I know it’s ironic. A girl in a big club writing about small acts, but I think it’s important to say.
Small acts work just as hard as big acts do, if not harder.
Maybe they won’t place or compare to the bigger acts as far as vocals, appearance, choreography or entertainment go, but that doesn’t mean they haven’t put the same amount of time and effort into making their show happen.
I think that it’s a common reaction to care less about the clubs with less alumni and less people, but think about how difficult it is to sound as loud and full as 90-person acts do with 12 people. 90 people to make an entire set versus 12.
It isn’t fair to discount the work and effort put in by small clubs to participate and enjoy themselves. I’d argue that small acts have become increasingly better and more competitive in my time at ACU.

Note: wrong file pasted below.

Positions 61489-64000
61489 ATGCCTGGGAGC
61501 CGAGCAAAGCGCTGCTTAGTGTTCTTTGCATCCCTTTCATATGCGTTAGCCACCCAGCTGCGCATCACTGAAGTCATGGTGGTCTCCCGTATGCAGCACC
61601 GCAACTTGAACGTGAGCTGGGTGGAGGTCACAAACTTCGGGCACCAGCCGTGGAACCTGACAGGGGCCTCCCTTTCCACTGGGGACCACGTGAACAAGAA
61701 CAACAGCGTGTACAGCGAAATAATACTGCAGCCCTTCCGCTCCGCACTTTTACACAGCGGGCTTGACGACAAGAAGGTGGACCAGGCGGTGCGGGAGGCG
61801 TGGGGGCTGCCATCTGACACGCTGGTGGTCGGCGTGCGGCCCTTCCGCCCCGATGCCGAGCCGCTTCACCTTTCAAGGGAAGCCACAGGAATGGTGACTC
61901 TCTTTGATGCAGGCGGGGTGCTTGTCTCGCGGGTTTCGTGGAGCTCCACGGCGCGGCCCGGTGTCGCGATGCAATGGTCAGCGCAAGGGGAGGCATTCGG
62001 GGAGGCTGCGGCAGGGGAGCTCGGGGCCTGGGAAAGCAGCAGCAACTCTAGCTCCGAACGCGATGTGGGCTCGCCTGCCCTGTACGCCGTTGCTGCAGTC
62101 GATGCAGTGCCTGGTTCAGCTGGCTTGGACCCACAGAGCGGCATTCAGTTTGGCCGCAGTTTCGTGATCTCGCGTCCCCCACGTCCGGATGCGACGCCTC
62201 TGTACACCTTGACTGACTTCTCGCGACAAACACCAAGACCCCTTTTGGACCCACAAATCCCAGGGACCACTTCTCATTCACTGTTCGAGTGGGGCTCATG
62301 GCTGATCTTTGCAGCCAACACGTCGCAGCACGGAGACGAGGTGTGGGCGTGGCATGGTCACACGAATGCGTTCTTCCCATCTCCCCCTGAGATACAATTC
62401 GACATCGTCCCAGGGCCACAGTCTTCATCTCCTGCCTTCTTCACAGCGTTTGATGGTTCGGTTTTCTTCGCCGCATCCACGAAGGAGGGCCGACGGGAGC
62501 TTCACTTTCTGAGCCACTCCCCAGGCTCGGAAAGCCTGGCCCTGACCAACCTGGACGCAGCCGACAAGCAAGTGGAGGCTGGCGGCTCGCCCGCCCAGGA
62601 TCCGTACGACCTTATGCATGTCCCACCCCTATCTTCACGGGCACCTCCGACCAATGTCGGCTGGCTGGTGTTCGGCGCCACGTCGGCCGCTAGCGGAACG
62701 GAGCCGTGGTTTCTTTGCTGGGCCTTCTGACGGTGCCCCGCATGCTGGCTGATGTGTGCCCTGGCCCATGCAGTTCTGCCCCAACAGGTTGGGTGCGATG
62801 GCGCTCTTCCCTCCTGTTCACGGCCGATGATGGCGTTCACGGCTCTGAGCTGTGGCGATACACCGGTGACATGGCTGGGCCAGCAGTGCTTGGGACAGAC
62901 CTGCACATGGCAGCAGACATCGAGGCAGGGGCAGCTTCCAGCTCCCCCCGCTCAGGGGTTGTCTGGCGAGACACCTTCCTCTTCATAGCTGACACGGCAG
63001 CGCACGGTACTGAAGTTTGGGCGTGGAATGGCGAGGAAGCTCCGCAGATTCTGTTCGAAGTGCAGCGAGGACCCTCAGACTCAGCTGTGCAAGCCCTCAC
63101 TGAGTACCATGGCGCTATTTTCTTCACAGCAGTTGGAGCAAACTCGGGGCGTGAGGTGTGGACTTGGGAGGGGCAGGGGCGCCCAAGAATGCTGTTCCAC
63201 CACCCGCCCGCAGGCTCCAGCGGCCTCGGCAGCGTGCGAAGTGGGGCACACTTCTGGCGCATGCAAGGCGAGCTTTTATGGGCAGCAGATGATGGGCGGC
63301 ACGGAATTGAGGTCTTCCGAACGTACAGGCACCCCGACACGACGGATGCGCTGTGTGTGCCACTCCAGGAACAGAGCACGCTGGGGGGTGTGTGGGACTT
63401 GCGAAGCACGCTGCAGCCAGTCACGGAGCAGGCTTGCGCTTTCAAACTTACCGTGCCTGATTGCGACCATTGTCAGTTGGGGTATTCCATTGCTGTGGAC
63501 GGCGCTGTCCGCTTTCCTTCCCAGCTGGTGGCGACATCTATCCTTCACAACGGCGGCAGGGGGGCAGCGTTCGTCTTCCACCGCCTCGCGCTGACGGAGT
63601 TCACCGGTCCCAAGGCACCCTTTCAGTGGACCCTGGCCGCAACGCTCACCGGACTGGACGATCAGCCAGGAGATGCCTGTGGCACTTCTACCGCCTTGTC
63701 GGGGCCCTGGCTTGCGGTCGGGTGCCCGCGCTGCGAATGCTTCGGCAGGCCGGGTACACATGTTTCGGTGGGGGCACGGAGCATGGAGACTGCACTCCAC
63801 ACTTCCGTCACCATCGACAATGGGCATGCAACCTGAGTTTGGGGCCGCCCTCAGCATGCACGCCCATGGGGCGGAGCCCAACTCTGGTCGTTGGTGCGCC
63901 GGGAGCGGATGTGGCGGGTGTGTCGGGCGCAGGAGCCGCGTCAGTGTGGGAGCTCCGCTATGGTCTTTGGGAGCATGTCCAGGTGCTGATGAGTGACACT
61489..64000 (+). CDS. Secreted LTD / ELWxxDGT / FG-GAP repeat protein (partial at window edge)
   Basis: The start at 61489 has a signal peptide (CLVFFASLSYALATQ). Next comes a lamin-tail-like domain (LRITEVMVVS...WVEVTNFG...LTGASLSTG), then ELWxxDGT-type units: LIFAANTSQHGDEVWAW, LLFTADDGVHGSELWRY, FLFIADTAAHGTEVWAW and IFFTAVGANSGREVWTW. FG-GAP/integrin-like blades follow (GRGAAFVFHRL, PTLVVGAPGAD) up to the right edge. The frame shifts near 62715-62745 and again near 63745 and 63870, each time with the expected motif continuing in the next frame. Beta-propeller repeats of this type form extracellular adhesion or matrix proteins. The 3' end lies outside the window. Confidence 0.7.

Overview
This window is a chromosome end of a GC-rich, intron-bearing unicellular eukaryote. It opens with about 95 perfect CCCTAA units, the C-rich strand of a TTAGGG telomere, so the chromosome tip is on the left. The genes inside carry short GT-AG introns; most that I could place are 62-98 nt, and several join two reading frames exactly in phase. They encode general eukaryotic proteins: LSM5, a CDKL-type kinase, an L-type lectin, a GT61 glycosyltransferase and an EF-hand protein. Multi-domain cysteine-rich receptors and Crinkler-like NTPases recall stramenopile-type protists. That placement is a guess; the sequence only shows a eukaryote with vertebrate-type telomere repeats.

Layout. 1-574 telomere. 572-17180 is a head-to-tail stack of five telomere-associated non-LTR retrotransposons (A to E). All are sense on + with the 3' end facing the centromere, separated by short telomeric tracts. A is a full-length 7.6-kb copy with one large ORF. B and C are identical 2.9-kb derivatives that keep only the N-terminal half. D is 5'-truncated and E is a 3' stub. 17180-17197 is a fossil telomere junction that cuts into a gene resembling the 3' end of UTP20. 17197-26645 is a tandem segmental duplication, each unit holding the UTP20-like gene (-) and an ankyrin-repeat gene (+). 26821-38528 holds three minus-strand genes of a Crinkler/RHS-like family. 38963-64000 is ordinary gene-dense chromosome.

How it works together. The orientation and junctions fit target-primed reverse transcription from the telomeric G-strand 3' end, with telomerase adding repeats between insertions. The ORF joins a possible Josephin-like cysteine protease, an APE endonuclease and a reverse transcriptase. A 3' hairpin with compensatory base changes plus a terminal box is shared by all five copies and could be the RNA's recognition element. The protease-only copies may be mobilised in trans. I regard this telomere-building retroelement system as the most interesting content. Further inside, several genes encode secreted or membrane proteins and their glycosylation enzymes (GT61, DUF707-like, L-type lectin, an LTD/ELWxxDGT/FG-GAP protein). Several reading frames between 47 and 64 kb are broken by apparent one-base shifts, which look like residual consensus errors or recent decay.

I know this might be a little bit biased, but Frats grew their act from 10 to over 40 and are competing with the so-called “big” clubs with their passion and humor. Pi Kappa’s vocals strongly rival every single act, and they do it with only 27 people. Trojans use their club-pride to bring an entertaining ring-by-spring act to life with catchy songs.
Though those are just a few, I think it’s important to remember that in the future, you’ll remember more about the relationships you made than what categories your act won. It’s okay to be big, and it’s okay to be small, but keep in mind the memories you made through the work you did, rather than focusing on turning an eye away from the small acts just because of their size or lack of strength in a category.